As a person whose house is underwater, I would love for the US to follow Iceland's example. By writing down debt, the homeowner's capitol is freed up, since their monthly mortgage payments are lower. The extra cash in hand allows the homeowner to plow that money into the economy on goods and services. The housing market starts to stabilize because prices start to come into parity with the market. People are then able to move for employment or personal reasons again, rather than being stuck in a home not worth what was paid for it. Or waiting for home values to rise to their previous levels, which could take a decade or more.
Being underwater is no joke. You cannot move and if you're like me, a self employed musician, you have difficulty getting the best rates from the bank regardless of your credit or payment status. Due in part to their debt forgiveness program, Iceland seems to be growing at slow rate, but it's not shrinking.
It's time for America, like Iceland, to put people first, not just banks.
"The lesson to be learned from Iceland’s crisis is that if other countries think it’s necessary to write down debts, they should look at how successful the 110 percent agreement was here,” said Thorolfur Matthiasson, an economics professor at the University of Iceland in Reykjavik, in an interview. “It’s the broadest agreement that’s been undertaken.”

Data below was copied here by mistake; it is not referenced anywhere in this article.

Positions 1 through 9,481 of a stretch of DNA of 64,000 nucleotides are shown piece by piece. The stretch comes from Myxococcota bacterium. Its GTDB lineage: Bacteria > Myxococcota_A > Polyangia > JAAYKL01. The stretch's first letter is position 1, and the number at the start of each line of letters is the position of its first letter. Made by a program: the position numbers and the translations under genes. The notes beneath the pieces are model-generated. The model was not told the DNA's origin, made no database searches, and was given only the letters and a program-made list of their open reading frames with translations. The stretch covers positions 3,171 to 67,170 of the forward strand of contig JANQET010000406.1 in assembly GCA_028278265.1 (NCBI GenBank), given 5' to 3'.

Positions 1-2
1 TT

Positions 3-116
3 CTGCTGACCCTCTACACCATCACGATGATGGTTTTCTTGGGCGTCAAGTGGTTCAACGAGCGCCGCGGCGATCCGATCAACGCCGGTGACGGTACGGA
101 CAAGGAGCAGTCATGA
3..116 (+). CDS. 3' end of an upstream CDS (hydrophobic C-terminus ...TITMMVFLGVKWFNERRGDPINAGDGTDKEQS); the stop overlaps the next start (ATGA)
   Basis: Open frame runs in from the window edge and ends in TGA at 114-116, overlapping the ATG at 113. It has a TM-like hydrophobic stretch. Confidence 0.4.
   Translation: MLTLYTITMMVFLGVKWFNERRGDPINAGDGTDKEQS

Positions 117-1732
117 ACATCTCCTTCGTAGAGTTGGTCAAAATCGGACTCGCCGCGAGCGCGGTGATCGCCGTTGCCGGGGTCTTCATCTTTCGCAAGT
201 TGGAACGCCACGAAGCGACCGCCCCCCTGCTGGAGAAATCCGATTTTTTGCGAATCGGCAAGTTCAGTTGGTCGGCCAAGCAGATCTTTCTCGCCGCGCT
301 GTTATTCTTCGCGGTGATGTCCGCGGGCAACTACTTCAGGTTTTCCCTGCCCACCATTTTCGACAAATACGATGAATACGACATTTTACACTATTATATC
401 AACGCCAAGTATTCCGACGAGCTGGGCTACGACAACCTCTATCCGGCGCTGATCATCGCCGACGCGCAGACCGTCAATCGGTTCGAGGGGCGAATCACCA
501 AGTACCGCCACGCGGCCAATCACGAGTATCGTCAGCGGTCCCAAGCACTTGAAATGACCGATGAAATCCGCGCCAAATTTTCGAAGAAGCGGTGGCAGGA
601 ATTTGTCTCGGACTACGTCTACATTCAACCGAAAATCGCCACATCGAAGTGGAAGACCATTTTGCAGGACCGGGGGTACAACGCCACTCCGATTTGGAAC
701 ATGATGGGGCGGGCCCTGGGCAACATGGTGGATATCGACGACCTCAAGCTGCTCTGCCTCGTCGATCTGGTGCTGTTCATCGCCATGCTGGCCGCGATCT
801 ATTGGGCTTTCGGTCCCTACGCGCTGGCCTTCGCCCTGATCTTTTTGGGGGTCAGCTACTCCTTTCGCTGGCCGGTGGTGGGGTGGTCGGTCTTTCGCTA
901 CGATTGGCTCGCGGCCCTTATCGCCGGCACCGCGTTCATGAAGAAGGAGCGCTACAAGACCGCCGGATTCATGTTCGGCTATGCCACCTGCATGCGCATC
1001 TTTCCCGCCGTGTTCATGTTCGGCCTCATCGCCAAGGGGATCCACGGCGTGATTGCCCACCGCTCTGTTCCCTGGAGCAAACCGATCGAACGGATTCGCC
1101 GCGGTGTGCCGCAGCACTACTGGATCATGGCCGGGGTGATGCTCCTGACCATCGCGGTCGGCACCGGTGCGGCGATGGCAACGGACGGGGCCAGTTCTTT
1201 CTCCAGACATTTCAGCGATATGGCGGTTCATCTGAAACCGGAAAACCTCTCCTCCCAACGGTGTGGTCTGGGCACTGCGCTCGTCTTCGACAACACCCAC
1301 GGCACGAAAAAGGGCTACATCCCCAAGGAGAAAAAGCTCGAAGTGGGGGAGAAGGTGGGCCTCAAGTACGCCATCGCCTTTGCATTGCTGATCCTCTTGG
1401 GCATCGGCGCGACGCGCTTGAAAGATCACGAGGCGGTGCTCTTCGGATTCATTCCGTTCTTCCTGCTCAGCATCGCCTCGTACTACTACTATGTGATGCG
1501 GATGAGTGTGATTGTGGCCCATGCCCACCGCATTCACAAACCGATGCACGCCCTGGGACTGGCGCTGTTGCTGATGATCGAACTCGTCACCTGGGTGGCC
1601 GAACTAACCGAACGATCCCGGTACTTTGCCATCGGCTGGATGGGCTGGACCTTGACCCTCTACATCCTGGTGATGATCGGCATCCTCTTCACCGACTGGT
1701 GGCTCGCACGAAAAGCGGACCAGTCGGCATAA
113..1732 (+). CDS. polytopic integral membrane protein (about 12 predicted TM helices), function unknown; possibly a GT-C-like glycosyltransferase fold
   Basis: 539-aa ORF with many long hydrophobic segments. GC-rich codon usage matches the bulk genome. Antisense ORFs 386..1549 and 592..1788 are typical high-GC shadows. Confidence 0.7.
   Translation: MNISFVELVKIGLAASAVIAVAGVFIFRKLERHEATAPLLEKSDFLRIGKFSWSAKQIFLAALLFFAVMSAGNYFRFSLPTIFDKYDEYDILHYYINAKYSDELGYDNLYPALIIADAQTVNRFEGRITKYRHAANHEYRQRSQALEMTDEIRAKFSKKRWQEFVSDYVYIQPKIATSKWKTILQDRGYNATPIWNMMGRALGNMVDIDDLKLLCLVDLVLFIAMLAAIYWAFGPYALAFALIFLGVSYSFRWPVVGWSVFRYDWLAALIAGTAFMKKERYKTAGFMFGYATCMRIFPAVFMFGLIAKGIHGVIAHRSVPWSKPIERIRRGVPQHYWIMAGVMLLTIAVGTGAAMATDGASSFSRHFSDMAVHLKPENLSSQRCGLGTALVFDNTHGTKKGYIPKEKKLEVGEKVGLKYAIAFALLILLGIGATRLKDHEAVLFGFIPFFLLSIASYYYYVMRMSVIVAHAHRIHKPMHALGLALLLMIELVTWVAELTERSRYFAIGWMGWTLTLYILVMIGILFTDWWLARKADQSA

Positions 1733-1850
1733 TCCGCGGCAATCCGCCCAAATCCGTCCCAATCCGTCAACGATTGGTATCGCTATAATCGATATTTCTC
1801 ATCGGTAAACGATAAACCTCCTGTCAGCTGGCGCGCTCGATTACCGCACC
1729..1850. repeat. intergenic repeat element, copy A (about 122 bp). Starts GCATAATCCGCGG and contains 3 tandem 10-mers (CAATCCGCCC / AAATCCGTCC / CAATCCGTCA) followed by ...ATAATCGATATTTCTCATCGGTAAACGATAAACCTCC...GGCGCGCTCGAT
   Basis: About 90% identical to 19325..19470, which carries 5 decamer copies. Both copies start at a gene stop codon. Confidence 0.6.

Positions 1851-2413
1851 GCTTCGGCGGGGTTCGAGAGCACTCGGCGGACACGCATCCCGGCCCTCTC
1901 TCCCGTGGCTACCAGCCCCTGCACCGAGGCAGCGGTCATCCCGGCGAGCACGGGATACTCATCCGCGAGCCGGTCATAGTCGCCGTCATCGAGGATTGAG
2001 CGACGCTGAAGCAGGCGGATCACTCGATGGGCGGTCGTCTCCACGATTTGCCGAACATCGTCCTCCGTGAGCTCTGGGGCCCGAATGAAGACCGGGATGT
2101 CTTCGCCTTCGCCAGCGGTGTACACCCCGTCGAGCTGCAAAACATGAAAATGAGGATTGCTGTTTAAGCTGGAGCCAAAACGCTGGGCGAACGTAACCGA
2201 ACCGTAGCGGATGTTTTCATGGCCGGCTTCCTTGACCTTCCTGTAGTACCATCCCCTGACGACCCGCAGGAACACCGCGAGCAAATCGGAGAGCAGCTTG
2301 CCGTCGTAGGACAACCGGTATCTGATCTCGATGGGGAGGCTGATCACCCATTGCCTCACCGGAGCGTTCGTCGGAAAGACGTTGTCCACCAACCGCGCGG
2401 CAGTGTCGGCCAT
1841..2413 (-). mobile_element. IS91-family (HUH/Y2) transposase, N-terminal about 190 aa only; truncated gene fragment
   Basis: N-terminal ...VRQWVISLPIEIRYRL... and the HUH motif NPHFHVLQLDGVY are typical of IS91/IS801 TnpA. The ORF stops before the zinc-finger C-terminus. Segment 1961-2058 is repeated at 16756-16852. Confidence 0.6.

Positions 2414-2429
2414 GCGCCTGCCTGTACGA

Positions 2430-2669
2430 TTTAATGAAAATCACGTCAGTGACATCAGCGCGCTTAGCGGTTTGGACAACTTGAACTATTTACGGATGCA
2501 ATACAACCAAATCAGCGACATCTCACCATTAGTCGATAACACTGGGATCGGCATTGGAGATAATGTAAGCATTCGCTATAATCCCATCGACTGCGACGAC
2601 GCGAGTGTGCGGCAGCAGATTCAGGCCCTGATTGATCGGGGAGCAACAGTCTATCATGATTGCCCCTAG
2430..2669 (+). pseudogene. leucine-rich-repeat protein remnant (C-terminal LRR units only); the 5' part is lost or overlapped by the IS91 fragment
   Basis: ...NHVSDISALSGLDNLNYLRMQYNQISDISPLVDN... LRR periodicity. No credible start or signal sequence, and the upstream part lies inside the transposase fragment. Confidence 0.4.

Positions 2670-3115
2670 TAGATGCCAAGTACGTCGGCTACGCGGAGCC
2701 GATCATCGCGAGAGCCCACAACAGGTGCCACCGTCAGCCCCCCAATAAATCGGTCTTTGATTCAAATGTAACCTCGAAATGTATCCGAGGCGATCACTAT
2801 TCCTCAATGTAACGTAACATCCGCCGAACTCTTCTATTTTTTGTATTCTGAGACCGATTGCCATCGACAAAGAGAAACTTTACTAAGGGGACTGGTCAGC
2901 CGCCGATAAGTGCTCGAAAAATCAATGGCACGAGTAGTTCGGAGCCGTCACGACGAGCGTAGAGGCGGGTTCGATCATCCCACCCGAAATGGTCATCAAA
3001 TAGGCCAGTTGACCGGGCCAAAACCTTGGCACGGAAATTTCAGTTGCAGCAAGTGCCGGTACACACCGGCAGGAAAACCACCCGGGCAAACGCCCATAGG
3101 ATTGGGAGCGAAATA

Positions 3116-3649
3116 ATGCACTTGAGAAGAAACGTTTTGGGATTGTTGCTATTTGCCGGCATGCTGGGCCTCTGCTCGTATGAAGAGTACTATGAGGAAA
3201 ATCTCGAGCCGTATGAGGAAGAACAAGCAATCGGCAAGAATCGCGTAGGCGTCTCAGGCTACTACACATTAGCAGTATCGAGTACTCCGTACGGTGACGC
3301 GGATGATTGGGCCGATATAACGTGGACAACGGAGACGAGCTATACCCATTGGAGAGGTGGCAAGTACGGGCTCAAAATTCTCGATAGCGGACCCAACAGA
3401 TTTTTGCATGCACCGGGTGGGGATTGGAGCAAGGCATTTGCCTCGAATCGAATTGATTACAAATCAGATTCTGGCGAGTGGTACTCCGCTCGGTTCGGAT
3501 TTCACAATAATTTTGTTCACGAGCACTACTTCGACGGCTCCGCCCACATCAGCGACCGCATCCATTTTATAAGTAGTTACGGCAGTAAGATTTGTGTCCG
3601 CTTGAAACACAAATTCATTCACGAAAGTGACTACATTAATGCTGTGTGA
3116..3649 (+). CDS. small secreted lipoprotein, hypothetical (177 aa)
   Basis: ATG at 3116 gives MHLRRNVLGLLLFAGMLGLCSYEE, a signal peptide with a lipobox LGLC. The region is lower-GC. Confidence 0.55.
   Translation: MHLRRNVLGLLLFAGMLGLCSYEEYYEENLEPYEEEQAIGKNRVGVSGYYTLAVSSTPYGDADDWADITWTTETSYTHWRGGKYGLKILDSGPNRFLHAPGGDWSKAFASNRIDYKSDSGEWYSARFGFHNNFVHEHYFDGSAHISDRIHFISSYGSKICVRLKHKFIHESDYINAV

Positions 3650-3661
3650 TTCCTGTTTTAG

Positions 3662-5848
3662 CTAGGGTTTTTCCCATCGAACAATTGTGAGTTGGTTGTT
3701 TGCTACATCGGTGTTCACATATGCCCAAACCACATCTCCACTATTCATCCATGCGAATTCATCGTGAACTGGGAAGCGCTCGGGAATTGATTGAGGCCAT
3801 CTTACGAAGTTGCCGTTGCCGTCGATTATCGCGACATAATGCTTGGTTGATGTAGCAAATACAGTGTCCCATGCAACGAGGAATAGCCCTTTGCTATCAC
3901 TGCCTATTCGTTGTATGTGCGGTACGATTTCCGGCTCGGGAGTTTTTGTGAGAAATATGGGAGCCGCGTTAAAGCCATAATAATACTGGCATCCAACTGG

Without the relief, homeowners would have buckled under the weight of their loans after the ratio of debt to incomes surged to 240 percent in 2008, Matthiasson said.
Iceland’s $13 billion economy, which shrank 6.7 percent in 2009, grew 2.9 percent last year and will expand 2.4 percent this year and next, the Paris-based OECD estimates. The euro area will grow 0.2 percent this year and the OECD area will expand 1.6 percent, according to November estimates.
Housing, measured as a subcomponent in the consumer price index, is now only about 3 percent below values in September 2008, just before the collapse. Fitch Ratings last week raised Iceland to investment grade, with a stable outlook, and said the island’s “unorthodox crisis policy response has succeeded.”